How overwhelm brought me to a new to-do list system




I’m an organizer and planner so I do love a good to-do list. Ask my friends and family and they will tell you I am a safe pair of hands – things get done when I am involved. But in the last year, my to-do list has increasingly become unruly and I felt I wasn’t getting things done at all!

Starting my own business turned this simple productivity tool into something I came to resent. There was this never-ending list of things to get done that seemed to judge me for not making more progress. I’ve tackled the challenge of email overload by finding the off-button. Feel free to laugh but I know there are folk out there for whom turning OFF technology induces symptoms similar to a detox. (See my journey in my blog post here). So I knew there was a way to conquer my troubled relations with my to-do list.

I tried going electronic with an on-line to-do list Asana. That helped me feel on top of things for a while then before I knew it, I was operating a daily to-do-list on paper and the longer terms tasks on-line. Things got out of sync. (I’d like to blame the poor app version of Asana but that would be attributing blame in the wrong direction!)

I was in a permanent state of feeling on the back foot. Anything that was paid work always went straight to the top of priorities, and other things like marketing my business kept dropping off every list. I had no time for the big thinking stuff like product development. My plans to read and research would happen late at night when I was too tired to take things in. I’d start work at 8 in the morning but feel at the end of the day that I just hadn’t done enough. I was the proverbial hamster on the wheel feeling miserable.

Ridiculous…. Or is it?

I realize now I was experience a classic case of overwhelm. It happens all around me. My clients experience this as do my friends. We all long for more hours in the day so we can get more done.

Then I came across Most Important Tasks – MITs. The idea of MITs are not mine. I stumbled across the concise notion in Leo Babauta –  book about the Power of Less. Leo defines MITs as things that HAVE to get done TODAY and suggests that these activities should be feasible to complete in anything up to a few hours. So we are talking about taking out a bite sized chunk of a large project, or a task in it’s own right like completing a proposal.

It’s early days but it is working like a dream for me. Each day, I list 4-5 MITs as part of the morning preparation. I turn off distractions like email and phone and focus on one task at a time. By the end of the day  – most times even before that – I have complete these MITs and feel like I’ve achieved something for that day.  This is a new habit for me so check in with me in a few more weeks to see how it’s settled in. New habits take time and compassion for oneself!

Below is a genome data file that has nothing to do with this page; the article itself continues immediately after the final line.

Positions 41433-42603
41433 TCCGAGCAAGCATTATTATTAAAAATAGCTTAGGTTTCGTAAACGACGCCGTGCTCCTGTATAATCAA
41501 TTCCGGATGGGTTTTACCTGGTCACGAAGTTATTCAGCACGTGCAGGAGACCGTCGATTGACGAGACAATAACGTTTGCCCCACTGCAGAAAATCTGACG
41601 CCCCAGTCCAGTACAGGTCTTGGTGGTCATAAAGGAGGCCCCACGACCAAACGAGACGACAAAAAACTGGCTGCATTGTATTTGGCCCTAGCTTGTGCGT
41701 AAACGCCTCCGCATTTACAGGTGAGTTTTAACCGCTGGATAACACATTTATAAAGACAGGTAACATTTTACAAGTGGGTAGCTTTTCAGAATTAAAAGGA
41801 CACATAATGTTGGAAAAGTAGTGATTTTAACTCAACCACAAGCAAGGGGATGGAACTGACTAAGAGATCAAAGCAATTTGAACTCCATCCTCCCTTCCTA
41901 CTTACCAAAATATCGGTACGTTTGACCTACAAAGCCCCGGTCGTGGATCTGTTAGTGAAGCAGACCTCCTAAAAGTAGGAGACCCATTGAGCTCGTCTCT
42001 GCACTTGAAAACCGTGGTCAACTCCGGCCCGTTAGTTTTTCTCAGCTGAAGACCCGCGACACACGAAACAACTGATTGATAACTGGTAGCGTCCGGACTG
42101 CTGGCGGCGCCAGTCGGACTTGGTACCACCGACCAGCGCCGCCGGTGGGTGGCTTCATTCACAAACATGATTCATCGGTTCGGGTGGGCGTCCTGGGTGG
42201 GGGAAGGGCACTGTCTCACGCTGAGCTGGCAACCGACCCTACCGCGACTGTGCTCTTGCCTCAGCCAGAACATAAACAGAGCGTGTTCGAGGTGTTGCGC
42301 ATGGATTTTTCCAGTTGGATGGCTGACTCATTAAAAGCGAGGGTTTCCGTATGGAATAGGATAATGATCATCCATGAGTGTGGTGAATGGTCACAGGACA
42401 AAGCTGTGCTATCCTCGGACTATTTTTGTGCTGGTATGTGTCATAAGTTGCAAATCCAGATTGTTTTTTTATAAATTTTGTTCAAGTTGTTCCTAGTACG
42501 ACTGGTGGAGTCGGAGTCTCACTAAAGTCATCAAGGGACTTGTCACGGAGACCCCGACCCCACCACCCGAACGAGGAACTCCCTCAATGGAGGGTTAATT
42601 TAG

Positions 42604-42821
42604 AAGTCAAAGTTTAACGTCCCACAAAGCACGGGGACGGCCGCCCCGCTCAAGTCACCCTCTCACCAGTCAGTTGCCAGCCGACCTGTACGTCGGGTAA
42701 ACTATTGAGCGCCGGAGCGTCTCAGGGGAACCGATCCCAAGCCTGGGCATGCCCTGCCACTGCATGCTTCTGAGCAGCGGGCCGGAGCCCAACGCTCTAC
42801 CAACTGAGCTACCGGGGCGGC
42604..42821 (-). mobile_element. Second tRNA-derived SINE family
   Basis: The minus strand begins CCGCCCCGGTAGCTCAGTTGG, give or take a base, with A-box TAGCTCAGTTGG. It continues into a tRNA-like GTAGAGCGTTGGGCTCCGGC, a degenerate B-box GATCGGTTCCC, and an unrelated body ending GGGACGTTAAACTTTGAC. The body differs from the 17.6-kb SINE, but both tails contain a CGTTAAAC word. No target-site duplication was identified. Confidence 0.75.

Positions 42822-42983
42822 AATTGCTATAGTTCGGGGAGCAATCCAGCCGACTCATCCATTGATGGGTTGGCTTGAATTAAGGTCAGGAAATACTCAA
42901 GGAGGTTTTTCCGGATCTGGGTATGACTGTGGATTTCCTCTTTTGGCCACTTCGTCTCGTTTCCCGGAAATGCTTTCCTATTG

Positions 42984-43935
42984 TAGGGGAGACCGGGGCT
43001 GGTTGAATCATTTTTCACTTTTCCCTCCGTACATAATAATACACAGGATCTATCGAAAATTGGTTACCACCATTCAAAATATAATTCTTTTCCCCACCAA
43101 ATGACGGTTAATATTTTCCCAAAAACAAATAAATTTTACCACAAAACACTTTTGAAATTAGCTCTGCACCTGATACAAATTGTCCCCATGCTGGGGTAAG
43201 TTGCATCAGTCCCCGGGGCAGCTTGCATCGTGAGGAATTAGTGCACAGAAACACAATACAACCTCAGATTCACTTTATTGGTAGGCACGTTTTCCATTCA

The sense of overwhelm is gone. I really am quite cheery about my to-do list. What works for me is this sense of achievement. If you were measuring my output, I expect I’m not getting a whole lot more done than under the previous method but there is an important and subtle shift here. I now know what I’ve done at the end of the day and how it contributes to my bigger plan. I can feel content with life once more.

I expect this is at the heart of the matter for many of us. Our overload and overwhelm is as much down to lack of visibility about what we do actually get done. Most of us are quite able to crack through a huge amount of work but don’t stop or have a way of realizing the achievement. (There is another aspect of this of course which is about having too many commitments. I’ll cover that in upcoming blog post.)

Overwhelm is a serious symptom of modern day life. Perhaps MIT’s can be a salve for at least one part of it.


  1. 8 tips to simplify your life | Belgrave Street
    September 2, 2014

    […] and you have more time in your day, as you aren’t responding to other people’s priorities. (See my blog post on how I stumbled across the concept of […]

  2. Paolo
    September 14, 2014

    So – I like the theory. My question is how does dealing with the 120 small but necessary things fit into this model? When do they get done?

  3. Catherine
    September 15, 2014

    Hi Paolo,
    I get your point. There are often small things floating about that need to get done. What works for me is to still follow the MIT approach, and give yourself a chunk of time for the small things – say 1 or 2 hours that day – and see how many get done. Usually small things don’t need alot of our attention or our best prefrontal cortex so you could schedule them towards end of the day.
    Hope that helps.


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